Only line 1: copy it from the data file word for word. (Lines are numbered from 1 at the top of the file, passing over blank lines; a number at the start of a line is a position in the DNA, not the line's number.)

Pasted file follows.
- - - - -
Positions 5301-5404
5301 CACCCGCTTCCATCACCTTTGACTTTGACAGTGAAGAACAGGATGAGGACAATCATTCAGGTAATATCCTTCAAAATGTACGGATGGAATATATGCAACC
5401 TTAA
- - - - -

Positions 5301-5404